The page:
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July 5, 2017 – For decades, interactions between police and people of color have often been tense and even violent. Prof. Samuel Walker, a nationally-renowned authority on police accountability at the University of Nebraska-Omaha, discusses efforts to address racial bias and reform policing techniques. He says lawyers play a crucial role in protecting the civil liberties of all persons – especially persons of color – during encounters with police.
Walker presented at the 2017 State Bar of Wisconsin Annual Meeting & Conference.
"Mass and Disparate Incarceration in Wisconsin: It's Our Problem," InsideTrack, March 1, 2017 Mass and disparate incarceration continues to plague our communities, especially Milwaukee. What can we do? The State Bar is taking steps to spark the conversation.
"A Private Conversation on Implicit Bias and Race," Wisconsin Lawyer, March 2017To resolve the issue of mass incarceration, Judge Joe Donald says we have to become aware of our own implicit biases and confront their influence on arrest, bail, and sentencing decisions.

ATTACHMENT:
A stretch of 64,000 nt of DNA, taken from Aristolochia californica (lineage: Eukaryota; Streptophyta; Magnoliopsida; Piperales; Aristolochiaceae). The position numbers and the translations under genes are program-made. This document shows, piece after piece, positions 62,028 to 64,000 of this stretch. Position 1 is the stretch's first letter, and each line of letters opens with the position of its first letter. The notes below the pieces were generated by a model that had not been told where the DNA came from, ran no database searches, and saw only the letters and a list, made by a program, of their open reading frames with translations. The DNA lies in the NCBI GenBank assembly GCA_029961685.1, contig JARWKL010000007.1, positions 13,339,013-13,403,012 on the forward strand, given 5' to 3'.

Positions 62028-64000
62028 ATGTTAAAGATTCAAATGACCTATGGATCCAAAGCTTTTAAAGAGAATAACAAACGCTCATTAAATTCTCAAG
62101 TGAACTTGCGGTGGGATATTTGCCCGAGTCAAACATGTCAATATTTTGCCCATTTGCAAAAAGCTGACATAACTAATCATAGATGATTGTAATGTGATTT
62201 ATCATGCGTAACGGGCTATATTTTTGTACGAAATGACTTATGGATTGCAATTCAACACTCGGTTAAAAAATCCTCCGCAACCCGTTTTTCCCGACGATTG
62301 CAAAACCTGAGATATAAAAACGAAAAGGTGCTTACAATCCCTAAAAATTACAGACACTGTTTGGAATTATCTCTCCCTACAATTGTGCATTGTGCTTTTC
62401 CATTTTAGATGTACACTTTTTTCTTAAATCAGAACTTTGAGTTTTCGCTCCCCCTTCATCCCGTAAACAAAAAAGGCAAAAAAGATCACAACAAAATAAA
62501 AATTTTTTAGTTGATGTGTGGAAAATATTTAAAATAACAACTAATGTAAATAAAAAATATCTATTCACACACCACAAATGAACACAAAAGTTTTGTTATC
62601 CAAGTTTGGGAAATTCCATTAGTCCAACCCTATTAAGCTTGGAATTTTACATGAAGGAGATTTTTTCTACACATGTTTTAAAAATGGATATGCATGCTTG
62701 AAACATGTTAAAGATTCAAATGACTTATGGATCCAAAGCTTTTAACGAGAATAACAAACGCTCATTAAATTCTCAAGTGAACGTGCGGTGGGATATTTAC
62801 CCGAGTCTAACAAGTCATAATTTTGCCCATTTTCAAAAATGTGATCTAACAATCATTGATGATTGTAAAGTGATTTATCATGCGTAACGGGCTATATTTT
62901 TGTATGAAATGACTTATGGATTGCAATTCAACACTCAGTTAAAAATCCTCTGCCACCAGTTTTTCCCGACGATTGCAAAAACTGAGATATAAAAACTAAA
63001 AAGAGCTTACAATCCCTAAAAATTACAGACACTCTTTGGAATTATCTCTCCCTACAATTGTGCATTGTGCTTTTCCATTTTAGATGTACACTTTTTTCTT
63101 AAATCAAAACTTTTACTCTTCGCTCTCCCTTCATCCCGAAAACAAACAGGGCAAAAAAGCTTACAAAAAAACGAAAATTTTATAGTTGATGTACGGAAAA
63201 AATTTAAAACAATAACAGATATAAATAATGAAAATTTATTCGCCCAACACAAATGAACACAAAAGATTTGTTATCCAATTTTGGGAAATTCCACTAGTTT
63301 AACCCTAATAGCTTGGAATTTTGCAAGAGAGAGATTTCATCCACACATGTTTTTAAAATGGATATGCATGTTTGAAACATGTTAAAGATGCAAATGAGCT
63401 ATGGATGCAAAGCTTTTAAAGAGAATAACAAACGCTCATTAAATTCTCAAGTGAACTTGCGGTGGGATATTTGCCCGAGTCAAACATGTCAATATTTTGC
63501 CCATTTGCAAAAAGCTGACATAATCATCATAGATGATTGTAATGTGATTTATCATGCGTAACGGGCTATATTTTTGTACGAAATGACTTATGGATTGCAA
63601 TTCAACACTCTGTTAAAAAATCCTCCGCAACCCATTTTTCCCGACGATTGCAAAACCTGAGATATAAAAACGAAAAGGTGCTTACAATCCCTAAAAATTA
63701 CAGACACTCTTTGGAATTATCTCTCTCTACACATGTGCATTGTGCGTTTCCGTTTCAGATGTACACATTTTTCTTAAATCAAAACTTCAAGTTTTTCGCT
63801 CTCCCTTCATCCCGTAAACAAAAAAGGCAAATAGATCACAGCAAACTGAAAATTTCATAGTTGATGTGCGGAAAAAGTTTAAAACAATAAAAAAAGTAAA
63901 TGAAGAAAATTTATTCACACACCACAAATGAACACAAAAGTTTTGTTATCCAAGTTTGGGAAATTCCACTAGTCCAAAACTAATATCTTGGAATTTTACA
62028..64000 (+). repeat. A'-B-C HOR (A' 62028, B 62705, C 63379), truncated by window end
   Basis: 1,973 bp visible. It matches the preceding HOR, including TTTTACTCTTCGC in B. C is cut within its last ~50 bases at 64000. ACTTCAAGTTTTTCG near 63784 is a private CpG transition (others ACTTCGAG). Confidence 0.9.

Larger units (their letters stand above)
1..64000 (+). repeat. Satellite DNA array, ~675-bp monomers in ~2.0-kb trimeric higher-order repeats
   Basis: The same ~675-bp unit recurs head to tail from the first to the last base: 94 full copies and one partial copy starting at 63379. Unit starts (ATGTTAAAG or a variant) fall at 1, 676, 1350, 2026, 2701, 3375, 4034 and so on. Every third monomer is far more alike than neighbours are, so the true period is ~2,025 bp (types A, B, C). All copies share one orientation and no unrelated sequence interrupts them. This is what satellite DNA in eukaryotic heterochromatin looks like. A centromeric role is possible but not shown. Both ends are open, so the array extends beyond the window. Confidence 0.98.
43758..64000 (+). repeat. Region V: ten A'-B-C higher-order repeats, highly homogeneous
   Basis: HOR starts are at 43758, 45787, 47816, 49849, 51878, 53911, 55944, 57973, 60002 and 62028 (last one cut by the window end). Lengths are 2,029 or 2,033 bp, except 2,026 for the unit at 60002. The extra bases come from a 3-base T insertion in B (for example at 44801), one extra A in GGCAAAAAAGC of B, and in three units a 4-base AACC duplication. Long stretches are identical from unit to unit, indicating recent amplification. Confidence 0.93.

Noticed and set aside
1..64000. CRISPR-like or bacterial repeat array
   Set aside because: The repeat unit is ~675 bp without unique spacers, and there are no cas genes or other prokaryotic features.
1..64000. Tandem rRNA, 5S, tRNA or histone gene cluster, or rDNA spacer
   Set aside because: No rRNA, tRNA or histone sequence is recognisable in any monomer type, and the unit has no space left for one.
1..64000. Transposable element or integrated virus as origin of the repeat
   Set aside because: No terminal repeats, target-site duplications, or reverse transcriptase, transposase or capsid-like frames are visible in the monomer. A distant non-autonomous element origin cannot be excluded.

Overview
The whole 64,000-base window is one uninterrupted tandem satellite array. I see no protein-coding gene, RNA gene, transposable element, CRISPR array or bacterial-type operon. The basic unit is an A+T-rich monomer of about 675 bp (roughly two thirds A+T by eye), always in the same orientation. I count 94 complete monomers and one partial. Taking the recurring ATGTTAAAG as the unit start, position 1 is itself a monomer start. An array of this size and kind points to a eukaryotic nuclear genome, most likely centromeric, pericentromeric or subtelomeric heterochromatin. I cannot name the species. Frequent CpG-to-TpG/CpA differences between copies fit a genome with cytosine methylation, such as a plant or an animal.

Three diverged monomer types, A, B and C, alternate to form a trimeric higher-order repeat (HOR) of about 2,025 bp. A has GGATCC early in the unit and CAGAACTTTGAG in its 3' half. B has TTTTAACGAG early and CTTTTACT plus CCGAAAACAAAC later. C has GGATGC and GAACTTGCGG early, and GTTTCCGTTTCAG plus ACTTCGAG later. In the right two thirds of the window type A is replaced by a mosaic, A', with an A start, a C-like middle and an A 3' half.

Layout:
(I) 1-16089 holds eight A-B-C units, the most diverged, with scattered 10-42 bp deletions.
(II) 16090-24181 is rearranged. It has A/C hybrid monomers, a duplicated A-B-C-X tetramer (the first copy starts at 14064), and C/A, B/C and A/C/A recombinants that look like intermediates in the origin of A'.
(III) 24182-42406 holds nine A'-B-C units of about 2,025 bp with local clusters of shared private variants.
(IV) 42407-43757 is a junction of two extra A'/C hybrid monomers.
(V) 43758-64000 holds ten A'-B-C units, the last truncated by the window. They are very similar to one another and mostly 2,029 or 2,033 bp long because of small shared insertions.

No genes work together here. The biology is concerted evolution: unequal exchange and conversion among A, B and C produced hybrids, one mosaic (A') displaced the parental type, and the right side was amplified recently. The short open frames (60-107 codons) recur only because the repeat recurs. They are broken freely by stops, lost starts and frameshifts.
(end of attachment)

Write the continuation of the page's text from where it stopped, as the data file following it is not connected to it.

"Bryan Stevenson at AMC: “We Cannot Create Justice from a Distance”," WisBar News, June 26, 2015If we want more justice in America, we need to get closer to the injustices that are happening in our communities, says Alabama-based public interest attorney Bryan Stevenson.
"Let the Good Time Roll: Early Release for Good Behavior in Prison," Wisconsin Lawyer, March 2015 Reinstituting programs that allow prison inmates to be released early for good behavior is a cost-effective and safe way to reduce prison populations and decrease the likelihood that former inmates will commit more crimes once released.